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WVU hosts Governor’s School of Entrepreneurship
Studies and surveys show that West Virginia is declining economically. Teens are fighting back.
The Governor’s School of Entrepreneurship invited 29 high schoolers going into grades 10-12 to WVU’s campus. GSE is a three-week program that teaches entrepreneurial skills to aid students creating their own businesses.
“What haven’t I learned?” said Sam Snyder, a student. “So far we’ve learned how to start up a business, the in and outs and how much work it actually entails.”
West Virginia is usually ranked low when it comes to its economy.
“The best way to change that is from the inside out, rather than waiting for some monster company to come in from another state to rescue us,” said Jeremy Turner, a GSE business coach. “If we continue to do the same things we’ve always done, we’ll keep getting the same results.”
“Part of developing the next generation is to teach them about entrepreneurship,” he said. “Teach them how to take ideas that come about as these kids notice gaps in society, or problems around them, and take these ideas and monetize them for financial profit or social profit, or both.”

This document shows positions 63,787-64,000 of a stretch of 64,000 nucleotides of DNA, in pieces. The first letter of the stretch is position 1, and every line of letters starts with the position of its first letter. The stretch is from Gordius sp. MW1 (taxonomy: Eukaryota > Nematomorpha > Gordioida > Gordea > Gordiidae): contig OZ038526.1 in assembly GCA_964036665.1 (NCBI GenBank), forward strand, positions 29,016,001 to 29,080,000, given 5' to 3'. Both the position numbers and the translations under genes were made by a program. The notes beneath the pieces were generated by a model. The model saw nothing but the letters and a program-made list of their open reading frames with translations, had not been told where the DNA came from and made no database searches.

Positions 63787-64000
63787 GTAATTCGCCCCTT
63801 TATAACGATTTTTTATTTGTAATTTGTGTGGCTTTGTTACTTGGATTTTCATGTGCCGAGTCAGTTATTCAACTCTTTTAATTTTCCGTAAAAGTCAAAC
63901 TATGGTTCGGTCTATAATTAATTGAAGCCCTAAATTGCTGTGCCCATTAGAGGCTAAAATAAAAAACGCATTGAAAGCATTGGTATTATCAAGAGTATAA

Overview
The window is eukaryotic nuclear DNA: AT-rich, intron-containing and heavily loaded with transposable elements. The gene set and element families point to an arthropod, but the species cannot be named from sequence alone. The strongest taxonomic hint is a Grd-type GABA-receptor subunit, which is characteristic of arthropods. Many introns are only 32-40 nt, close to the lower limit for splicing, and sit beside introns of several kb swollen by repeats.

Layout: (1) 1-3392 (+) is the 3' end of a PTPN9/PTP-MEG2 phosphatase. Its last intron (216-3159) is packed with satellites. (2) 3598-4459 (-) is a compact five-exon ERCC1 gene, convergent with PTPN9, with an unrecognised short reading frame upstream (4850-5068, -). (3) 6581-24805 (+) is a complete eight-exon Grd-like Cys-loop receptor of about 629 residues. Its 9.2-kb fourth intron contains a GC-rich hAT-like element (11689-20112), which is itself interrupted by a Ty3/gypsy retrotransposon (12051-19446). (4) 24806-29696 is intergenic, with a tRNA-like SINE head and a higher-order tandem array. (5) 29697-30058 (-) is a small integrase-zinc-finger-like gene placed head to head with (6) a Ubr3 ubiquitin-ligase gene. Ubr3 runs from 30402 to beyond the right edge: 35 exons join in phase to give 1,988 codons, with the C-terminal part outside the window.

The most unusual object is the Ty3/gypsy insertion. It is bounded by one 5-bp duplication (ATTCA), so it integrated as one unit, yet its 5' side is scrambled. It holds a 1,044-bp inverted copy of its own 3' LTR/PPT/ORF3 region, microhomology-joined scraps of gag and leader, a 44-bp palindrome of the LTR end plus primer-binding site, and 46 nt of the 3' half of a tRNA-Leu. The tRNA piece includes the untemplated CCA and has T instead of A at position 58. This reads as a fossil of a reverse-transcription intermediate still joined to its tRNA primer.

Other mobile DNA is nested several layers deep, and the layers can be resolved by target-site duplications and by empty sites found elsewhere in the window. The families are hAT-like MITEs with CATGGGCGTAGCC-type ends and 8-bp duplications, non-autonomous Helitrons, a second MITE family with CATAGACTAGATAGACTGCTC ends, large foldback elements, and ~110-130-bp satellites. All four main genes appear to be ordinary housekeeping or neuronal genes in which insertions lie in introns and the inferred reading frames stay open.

The students are placed into four different categories: hospitality and tourism, healthcare, technology, and creative economies. Each of these categories are split into two teams that make their own business plans.
For example, a team in healthcare is working on a pill bottle sleeve that would monitor pill amounts, combatting Appalachia's drug epidemic.
“We feel that those are four categories that are very important to the state of West Virginia and our economic growth,” said Julia Bolt, Dean of GSE.
Bolt said that entrepreneurs need to focus on problems, not ideas.
On the first day “they did a scavenger hunt across WVU’s campus, where they had to determine problems on our campus and a business that could be created from that,” she said.
WVU will also be hosting the Governor’s School of Entrepreneurship next year
Douglas Soule The DA Online